For a tipical redux react application there are three levels at which it makes sense to test:

  • components
  • reducers
  • end-to-end (ui integration tests)

In this blog post I will cover component and reducer tests since end-to-end tests are normally written in an implementation agnostic way (e.g., selenium, webdriver) and are covered well by others already.

setting up environment

npm install react react-dom redux --save
npm install mocha expect expect-jsx \
babel-register babel-preset-es2015 \
babel-preset-react react-addons-test-utils --save-dev
echo '{ "presets": ["react", "es2015"] }' > .babelrc
src
├── components
│   ├── hello.jsx
│   └── hello.test.js
└── state
├── namesReducer.js
└── namesReducer.test.js

component

test properties & DOM

React renders virtual DOM therefore its easy to assert on properties or the DOM itself. expect-jsx is a handy expect extension that gives neat JSX diffs.

hello.test.js

import React from 'react';
import TestUtils from 'react-addons-test-utils';
import expect from 'expect';
import expectJSX from 'expect-jsx';
import Hello from './hello.jsx';

expect.extend(expectJSX);

const renderHello = name => {
const renderer = TestUtils.createRenderer();
renderer.render(<Hello name={name}/>);
return renderer.getRenderOutput();
}

const getChildrenByClass = (element, name) => {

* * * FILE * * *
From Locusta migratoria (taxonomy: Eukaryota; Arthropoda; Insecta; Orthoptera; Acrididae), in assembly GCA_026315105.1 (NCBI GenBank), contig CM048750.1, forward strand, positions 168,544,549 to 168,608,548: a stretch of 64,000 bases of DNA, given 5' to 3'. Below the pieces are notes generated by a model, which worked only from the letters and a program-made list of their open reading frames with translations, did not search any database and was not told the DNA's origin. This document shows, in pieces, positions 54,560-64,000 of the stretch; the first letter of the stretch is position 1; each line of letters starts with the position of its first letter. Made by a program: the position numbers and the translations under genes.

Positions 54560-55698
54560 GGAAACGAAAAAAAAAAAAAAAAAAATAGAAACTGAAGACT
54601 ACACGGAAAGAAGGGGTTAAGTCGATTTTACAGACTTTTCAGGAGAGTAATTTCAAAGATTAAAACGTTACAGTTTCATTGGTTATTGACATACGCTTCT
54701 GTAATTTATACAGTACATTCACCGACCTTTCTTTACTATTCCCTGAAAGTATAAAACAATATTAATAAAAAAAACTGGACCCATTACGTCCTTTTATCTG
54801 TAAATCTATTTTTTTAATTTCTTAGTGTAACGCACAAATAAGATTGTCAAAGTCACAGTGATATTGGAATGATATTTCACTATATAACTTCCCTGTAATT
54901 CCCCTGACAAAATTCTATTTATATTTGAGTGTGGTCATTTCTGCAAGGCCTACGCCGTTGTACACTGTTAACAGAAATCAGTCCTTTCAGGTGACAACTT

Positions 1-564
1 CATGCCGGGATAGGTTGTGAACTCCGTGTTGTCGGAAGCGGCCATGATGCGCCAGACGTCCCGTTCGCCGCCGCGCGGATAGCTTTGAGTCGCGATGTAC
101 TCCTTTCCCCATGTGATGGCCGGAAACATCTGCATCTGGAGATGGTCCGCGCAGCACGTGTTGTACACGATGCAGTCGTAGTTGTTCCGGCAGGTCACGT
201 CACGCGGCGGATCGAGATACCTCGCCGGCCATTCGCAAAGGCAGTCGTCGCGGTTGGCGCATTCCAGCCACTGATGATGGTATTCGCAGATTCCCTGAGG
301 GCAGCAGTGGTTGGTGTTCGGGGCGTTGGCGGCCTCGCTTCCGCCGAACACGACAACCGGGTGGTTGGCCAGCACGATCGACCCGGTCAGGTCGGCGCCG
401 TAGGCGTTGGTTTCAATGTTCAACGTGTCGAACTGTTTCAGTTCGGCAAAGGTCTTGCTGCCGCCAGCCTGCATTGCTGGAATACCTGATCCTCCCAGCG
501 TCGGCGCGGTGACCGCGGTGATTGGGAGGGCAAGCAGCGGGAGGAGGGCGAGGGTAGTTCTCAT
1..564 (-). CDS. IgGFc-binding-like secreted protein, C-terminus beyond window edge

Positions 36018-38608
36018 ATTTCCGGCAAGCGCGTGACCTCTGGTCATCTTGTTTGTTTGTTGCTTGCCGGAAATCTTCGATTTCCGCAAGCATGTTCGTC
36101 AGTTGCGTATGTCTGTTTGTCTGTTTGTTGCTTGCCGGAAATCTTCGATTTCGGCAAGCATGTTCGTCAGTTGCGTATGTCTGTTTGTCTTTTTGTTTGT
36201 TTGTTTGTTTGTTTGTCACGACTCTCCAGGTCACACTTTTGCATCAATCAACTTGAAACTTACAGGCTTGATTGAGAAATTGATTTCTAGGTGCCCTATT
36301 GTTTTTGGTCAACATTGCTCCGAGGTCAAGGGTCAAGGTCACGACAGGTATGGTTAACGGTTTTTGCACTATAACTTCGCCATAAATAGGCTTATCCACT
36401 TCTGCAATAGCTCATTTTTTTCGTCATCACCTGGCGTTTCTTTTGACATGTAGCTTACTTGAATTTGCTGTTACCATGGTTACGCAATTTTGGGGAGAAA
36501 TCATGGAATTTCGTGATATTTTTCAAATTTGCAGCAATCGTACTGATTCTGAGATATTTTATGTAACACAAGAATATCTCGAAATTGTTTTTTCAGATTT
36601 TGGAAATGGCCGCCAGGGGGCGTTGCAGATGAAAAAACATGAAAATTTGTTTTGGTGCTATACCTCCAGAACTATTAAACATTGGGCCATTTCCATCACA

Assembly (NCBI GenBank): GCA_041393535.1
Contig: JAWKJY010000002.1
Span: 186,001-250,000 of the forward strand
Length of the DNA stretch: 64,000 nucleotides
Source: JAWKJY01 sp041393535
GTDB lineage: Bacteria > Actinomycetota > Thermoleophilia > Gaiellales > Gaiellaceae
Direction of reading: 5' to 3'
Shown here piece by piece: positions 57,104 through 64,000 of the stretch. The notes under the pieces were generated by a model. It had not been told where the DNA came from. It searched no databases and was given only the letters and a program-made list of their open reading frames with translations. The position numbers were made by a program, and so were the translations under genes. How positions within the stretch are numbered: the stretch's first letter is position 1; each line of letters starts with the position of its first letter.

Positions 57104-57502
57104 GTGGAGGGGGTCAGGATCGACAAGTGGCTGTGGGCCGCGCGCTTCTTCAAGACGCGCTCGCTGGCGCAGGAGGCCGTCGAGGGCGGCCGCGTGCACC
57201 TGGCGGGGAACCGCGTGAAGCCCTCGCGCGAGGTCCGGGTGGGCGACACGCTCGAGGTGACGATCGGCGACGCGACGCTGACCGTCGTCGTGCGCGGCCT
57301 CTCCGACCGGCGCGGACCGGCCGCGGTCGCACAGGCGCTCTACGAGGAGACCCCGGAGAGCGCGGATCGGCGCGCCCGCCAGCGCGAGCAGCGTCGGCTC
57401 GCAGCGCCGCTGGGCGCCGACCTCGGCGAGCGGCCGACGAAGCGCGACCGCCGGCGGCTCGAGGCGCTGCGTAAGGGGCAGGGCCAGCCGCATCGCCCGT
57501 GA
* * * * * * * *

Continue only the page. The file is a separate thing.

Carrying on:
return element.props.children.filter((value) => {
return value.props && value.props.class === name;
})[0];
}

describe('hello component', () => {
it('renders name', () => {
const output = renderHello('Steve');
const name = getChildrenByClass(output, 'test-name');
expect(name.props.children).toEqual('Steve');
});
it('renders component', () => {
const output = renderHello('Steve');
const expected = <div>Hello, <b class="test-name">Steve</b></div>;
expect(output).toEqualJSX(expected);
});
});

hello.jsx

import React from 'react';

const Hello = ({name}) => {
return (
<div>
Hello, <b class='test-name'>{name}</b>
</div>
);
};

export default Hello;

reducer

Since reducers are pure functions (have no side effects and only rely on parameter values) they are easy to test.

namesReducer.test.js

import expect from 'expect';
import namesReducer from './namesReducer';

const greet = name => {
return { type: 'GREET', payload: { name: name }};
};

describe('names reducer', () => {
it('greets', () => {
const state = namesReducer({ names: [] }, greet('Steve'));
expect(state).toEqual({ names: ['Steve']});
});
it('no greetings to Stranger', () => {
const state = namesReducer({ names: [] }, greet('Stranger'));
expect(state).toEqual({ names: []});
});
});

namesReducer.js

const shouldGreet = name => {
return name !== 'Stranger';
};

const namesReducer = (state = { names: [] }, action) => {
if (action.type === 'GREET' && shouldGreet(action.payload.name)) {
return { names: [...state.names, action.payload.name] };
}
return state;
};

export default namesReducer;

test results

 component
renders name
renders component

names reducer
greets
no greetings to Stranger

4 passing (39ms)